By Linda Straker
Agriculture Minister Roland Bhola is hopeful that the recent breadfruit conference in Trinidad will lay the foundation for the region to see the produce as an important crop that has the potential to assist in the food security initiatives of the region.
“Breadfruit can be used to do a number of other things other than what we know such as preparing our national oil down dish. Once we get it going in terms of developing products, where there will be a demand for breadfruit as a raw material. We will push, because our farmers will want it,” said Bhola, who was at the time highlighting the number of plants that Government will be distributing from the Mirebeau farms.
Where there is a demand for soursop, cocoa and nutmeg, “farmers are not demanding breadfruit plants,” Bhola said. “Right now we only have requests for 156 plants; we have 1,224 that are available,” he added.
Recently, Roderick St Clair, Business Development Manager at the Marketing and National Importing Board, was among persons within the region who had gathered in Trinidad for the 2015 International Breadfruit Conference. Under the theme: “Commercialising breadfruit for food and nutrition security”, the University of the West Indies hosted the 1 week event, which concluded with a Breadfruit festival and exhibition.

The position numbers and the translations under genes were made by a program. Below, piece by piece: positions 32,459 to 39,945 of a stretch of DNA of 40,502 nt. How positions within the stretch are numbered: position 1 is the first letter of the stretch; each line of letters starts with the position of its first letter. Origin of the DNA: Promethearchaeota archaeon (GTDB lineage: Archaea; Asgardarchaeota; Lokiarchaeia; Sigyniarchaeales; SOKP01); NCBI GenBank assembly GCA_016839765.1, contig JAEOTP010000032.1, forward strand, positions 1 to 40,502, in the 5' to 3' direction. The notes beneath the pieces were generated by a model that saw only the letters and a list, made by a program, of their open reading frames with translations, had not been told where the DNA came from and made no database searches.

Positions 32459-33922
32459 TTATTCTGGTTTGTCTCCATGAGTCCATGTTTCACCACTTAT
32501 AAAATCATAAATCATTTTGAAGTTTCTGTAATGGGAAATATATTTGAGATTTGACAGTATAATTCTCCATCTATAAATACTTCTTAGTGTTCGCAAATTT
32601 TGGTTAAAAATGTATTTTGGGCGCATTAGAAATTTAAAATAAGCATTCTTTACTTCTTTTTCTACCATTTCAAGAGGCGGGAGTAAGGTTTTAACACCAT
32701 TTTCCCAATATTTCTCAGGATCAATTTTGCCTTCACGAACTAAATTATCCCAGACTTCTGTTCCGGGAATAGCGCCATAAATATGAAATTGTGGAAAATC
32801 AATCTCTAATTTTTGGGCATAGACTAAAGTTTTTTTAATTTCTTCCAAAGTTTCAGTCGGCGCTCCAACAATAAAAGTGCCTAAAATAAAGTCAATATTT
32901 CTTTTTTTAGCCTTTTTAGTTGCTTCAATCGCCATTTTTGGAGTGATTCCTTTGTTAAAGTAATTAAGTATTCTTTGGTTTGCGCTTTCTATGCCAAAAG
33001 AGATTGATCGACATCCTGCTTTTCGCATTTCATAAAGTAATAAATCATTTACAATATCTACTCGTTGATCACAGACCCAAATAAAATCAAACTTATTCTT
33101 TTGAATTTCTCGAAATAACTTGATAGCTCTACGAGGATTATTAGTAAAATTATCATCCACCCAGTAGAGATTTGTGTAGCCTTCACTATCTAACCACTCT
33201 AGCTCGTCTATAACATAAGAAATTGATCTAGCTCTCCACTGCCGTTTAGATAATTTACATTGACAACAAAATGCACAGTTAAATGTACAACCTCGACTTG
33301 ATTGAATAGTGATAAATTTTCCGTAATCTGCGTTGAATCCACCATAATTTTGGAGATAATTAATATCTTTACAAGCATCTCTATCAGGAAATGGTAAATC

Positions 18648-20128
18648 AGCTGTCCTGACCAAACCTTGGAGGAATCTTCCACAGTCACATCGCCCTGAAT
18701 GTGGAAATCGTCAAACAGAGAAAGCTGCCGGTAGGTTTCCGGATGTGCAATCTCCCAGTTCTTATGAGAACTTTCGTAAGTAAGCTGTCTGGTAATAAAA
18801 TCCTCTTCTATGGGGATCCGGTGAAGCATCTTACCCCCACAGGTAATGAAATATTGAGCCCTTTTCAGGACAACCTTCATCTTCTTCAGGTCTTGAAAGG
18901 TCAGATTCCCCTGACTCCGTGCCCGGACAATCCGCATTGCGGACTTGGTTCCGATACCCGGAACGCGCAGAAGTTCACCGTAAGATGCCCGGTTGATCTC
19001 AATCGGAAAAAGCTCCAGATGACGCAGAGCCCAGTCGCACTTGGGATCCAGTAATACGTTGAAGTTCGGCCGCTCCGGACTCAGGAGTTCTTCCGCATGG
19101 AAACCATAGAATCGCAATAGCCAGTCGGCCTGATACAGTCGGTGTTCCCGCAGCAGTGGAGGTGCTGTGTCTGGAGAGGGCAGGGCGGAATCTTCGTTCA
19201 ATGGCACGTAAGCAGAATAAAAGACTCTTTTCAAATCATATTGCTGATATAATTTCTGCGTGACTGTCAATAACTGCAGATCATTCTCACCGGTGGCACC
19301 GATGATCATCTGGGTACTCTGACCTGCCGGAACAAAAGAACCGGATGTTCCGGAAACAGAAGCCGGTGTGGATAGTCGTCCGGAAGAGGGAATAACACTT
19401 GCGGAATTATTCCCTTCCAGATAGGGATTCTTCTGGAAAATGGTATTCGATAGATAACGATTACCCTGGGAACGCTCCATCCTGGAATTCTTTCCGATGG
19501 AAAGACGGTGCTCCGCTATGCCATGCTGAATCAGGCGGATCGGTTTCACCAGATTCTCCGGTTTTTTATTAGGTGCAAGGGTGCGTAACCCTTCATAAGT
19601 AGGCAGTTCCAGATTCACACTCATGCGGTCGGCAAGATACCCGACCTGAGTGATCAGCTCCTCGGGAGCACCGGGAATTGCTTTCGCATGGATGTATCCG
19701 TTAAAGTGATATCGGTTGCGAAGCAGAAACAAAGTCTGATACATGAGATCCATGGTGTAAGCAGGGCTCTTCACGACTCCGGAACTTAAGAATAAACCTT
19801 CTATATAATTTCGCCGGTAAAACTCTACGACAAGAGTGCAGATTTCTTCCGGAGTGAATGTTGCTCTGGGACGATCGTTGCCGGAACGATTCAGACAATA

The thematic areas for the 2015 International Breadfruit Conference were:
- historical perspectives/ agricultural policies
- human nutrition and health
- germplasm collection, conservation, evaluation, distribution
- production management
- postharvest technology
- value — addition and utilisation
- marketing and consumption
- economics, supply chain and value-chain analyses
Bhola said that one of the good things about such a conference is that it will bring out different strategies and initiatives that are taking place within the region as it relates to breadfruit, and now it will be on each country to make effective use of the information. “The important thing from this conference is what it will provide us as policy makers in the region, to have an appreciation for what we have in this region and intitiatives that can be successfully implemented, if we are to make Grenada and all other islands have an effective sustainable food security programmes,” he said.
The Goal and Objectives of the conference which was opened to Policy makers; Health-related professionals; Researchers; Growers/producers; Food processors; Traders; Extension agents; Business enterprises/entrepreneurs; NGOs and community groups; Consumers and Tertiary-level students, was to realise the potential of breadfruit to contribute to food and nutrition security through promoting entrepreneurial efforts and development.
The conference also provided a forum for entrepreneurs in the food and agriculture sector, including rural communities, to discuss the key issues affecting the commercial potential of breadfruit and breadnut, and create opportunities for networking among public and private sectors, rural communities and research institutions for the future development of these crops for food and nutrition security.
The Convenors of the conference were Dr Laura B. Roberts–Nkrumahand Dr Majeed Mohammed.